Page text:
More than 40 years ago, the phenomenon of accelerated repopulation was described in experimental tumors undergoing radiotherapy. Today, the concept of preventing tumor cellular repopulation during treatment is a basic tenet in radiotherapy. In fact, it is one of the four all-important Rs widely taught in radiation oncology textbooks. However, the molecular mechanisms involved in tumor repopulation are still very poorly understood. In this project, we propose a paradigm changing hypothesis with regard to the molecular mechanism of tumor repopulation during radiotherapy. Our hypothesis is that dying cells are responsible for mobilizing and stimulating the surviving tumor cells to repopulate the irradiated tumor through paracrine signaling. Our hypothesis is based on our recent discovery of the Phoenix Rising pathway through which caspase 3 activates paracrine signaling cascades from dying cells to stimulate tissue regeneration and the rapid proliferation of surviving tumor cells in irradiated tumors. We plan to carry out the following in-depth investigations of the roles of caspases and other factors in the Phoenix Rising pathway in tumor response to radiotherapy (specific aim 1). In addition, we plan to examine the roles of downstream factors of caspases in the Phoenix Pathway (specific aim 2). Finally we will attempt to determine if inhibition of caspases or their downstream factors is a feasible strategy to enhance cancer radiotherapy (specific aim 3). We believe our project will provide crucial insights into how tumors relapse after radiotherapy. It also has the potential to facilitate the development of new therapeutics for enhancing cancer radiotherapy.

Public Health Relevance

In this project, we seek to carry out a major re-definition of the roles of cell death in cancer radiotherapy. We will examine a counter-intuitive hypothesis that poses a direct challenge to the existing paradigm on the biological roles of apoptosis. If proven correct, we will gain significant biological insights as well as generating exciting ideas on developing novel approaches for enhancing cancer radiotherapy. Therefore, our project is highly translatable to the fields of cancer treatment and thus relevant to the mission of NCI.

National Institute of Health (NIH)
National Cancer Institute (NCI)
Research Project (R01)
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Radiation Therapeutics and Biology Study Section (RTB)
Program Officer
Bernhard, Eric J
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Duke University
Schools of Medicine
United States
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He, Sijia; Cheng, Jin; Sun, Lianhui et al. (2018) HMGB1 released by irradiated tumor cells promotes living tumor cell proliferation via paracrine effect. Cell Death Dis 9:648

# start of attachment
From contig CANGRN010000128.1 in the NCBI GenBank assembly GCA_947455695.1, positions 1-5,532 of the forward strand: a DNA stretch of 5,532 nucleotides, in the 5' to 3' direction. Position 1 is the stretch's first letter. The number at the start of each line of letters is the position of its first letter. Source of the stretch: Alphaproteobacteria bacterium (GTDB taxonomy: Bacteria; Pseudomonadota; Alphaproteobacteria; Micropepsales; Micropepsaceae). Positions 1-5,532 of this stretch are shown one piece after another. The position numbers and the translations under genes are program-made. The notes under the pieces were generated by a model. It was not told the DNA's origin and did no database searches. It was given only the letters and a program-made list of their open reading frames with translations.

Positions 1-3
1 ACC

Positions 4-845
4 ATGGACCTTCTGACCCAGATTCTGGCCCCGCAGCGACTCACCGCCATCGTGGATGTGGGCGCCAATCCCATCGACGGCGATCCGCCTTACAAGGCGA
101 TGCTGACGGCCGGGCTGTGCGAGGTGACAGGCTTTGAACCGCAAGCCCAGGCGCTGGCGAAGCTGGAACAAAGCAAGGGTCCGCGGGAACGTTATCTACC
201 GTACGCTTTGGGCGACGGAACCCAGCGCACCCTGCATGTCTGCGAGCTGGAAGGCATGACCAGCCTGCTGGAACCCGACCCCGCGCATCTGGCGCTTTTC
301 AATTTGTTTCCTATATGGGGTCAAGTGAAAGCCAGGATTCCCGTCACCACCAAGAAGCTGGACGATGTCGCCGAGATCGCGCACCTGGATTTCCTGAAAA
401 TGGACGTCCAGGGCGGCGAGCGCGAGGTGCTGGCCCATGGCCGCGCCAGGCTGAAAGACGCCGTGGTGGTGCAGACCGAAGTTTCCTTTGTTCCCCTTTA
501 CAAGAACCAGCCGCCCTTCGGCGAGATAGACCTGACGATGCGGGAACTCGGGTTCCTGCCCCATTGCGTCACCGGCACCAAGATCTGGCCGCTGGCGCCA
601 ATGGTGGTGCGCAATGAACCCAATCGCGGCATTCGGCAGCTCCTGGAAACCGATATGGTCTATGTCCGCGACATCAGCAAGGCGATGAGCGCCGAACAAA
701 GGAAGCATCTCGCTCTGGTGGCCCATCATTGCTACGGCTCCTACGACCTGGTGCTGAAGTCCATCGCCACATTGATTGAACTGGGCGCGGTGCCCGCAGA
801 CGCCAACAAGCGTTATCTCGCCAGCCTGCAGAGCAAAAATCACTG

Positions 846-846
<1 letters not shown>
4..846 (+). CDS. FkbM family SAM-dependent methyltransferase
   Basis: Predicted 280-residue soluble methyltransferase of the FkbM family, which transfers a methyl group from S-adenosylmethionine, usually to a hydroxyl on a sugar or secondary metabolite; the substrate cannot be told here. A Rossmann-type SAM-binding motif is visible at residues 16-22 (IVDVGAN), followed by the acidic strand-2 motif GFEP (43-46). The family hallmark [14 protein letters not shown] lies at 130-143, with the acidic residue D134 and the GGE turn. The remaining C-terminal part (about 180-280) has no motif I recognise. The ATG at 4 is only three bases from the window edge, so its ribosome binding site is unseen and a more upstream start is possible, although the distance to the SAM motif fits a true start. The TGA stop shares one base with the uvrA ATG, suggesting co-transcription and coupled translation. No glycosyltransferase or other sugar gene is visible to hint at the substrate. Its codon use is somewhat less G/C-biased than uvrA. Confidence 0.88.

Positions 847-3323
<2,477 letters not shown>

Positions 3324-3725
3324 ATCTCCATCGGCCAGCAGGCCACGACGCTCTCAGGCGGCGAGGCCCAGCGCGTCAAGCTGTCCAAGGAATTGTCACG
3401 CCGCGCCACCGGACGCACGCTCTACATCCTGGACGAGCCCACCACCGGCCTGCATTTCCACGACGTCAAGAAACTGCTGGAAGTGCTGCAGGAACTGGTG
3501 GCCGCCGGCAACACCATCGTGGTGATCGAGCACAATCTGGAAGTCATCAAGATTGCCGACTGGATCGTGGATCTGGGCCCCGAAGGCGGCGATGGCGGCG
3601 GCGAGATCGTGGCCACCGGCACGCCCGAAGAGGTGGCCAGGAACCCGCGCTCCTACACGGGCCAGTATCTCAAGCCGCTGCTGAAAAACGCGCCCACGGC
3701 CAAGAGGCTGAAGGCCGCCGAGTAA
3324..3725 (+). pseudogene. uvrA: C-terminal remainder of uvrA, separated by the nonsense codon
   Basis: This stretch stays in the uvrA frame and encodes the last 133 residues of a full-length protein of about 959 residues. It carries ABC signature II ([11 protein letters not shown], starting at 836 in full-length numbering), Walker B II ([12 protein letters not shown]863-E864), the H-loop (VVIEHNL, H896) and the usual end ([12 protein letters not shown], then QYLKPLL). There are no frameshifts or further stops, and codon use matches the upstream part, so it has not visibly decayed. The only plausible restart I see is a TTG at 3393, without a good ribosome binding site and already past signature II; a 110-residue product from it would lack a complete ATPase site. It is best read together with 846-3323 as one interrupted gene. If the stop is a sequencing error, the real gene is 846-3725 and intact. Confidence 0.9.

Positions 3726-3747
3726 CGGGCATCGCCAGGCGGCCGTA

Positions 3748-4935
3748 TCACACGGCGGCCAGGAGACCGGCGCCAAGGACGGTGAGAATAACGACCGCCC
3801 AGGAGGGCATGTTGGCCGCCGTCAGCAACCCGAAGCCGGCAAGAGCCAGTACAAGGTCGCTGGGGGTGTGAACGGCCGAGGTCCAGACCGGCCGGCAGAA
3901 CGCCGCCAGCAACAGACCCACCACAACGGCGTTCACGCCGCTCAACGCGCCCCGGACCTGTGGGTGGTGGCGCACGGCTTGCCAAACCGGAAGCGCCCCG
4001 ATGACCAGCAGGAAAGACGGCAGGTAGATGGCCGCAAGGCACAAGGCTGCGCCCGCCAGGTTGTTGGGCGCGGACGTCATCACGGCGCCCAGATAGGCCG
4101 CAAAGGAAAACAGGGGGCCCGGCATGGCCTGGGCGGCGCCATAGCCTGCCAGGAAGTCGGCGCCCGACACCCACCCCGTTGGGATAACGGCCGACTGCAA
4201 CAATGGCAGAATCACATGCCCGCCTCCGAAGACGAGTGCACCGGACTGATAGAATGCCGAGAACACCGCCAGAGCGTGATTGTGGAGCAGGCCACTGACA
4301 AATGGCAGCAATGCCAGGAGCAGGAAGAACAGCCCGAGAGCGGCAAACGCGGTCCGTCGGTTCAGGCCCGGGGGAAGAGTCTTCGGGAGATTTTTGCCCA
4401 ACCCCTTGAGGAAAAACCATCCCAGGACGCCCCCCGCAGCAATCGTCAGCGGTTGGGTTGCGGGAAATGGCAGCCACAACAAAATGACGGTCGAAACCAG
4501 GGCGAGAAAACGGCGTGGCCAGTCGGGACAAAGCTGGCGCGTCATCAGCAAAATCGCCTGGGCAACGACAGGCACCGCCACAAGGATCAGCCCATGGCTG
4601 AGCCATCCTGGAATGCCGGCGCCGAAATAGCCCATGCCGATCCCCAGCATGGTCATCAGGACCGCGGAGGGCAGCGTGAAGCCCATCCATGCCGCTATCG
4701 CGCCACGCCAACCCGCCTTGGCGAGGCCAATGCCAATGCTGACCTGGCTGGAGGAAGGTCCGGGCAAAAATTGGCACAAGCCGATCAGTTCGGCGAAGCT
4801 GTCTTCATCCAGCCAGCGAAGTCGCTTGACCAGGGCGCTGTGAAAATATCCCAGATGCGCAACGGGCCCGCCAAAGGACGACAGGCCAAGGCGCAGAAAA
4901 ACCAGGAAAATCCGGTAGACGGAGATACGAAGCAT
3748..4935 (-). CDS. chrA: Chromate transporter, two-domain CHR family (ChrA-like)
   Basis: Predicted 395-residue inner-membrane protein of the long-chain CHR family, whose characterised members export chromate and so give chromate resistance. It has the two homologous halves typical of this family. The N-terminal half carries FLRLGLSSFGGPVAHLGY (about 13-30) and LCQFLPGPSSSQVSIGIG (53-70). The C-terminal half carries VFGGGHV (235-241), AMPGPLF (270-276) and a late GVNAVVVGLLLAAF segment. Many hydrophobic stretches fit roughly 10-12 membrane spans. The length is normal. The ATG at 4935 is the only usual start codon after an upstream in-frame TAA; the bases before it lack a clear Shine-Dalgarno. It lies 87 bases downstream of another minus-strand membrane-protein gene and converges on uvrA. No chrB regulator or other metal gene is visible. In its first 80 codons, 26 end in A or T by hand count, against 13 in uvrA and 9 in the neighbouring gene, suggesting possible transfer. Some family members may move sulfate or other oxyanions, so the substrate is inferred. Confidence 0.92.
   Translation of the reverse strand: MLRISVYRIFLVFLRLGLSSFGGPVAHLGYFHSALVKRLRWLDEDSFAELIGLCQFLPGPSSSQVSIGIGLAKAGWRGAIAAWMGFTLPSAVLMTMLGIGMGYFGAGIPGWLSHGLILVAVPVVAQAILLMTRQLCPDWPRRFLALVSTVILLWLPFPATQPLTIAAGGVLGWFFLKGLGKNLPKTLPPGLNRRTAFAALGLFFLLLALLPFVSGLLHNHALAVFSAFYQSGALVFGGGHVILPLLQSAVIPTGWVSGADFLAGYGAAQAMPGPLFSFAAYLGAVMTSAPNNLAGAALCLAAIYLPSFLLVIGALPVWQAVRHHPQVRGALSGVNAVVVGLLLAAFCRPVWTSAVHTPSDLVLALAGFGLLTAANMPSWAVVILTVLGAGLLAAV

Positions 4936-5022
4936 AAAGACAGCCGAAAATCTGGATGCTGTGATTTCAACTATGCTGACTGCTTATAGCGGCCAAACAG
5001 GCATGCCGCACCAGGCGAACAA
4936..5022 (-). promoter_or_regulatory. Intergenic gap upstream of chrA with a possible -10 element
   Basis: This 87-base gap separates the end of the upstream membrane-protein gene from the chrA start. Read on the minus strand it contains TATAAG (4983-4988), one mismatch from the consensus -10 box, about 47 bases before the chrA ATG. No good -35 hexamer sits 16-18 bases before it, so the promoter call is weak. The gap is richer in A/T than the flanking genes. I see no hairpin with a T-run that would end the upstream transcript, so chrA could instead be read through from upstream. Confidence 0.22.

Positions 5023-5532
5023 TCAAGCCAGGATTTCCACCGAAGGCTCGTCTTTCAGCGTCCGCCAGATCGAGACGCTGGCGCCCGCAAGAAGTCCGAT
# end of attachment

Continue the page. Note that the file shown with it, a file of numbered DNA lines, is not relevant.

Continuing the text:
Cartwright, Ian M; Liu, Xinjian; Zhou, Min et al. (2017) Essential roles of Caspase-3 in facilitating Myc-induced genetic instability and carcinogenesis. Elife 6:
Liu, Xinjian; Li, Fang; Huang, Qian et al. (2017) Self-inflicted DNA double-strand breaks sustain tumorigenicity and stemness of cancer cells. Cell Res 27:764-783
Feng, Xiao; Yu, Yang; He, Sijia et al. (2017) Dying glioma cells establish a proangiogenic microenvironment through a caspase 3 dependent mechanism. Cancer Lett 385:12-20
Li, Fang; Liu, Xinjian; Sampson, John H et al. (2016) Rapid Reprogramming of Primary Human Astrocytes into Potent Tumor-Initiating Cells with Defined Genetic Factors. Cancer Res 76:5143-50
Liu, Xinjian; He, Yujun; Li, Fang et al. (2016) Redefining the roles of apoptotic factors in carcinogenesis. Mol Cell Oncol 3:e1054550
Liu, Xinjian; Zhou, Min; Mei, Ling et al. (2016) Key roles of necroptotic factors in promoting tumor growth. Oncotarget 7:22219-33
Cheng, Jin; Tian, Ling; Ma, Jingjing et al. (2015) Dying tumor cells stimulate proliferation of living tumor cells via caspase-dependent protein kinase C? activation in pancreatic ductal adenocarcinoma. Mol Oncol 9:105-14
Liu, Xinjian; He, Yujun; Li, Fang et al. (2015) Caspase-3 promotes genetic instability and carcinogenesis. Mol Cell 58:284-96
Zhang, Zhengxiang; Wang, Min; Zhou, Ling et al. (2015) Increased HMGB1 and cleaved caspase-3 stimulate the proliferation of tumor cells and are correlated with the poor prognosis in colorectal cancer. J Exp Clin Cancer Res 34:51

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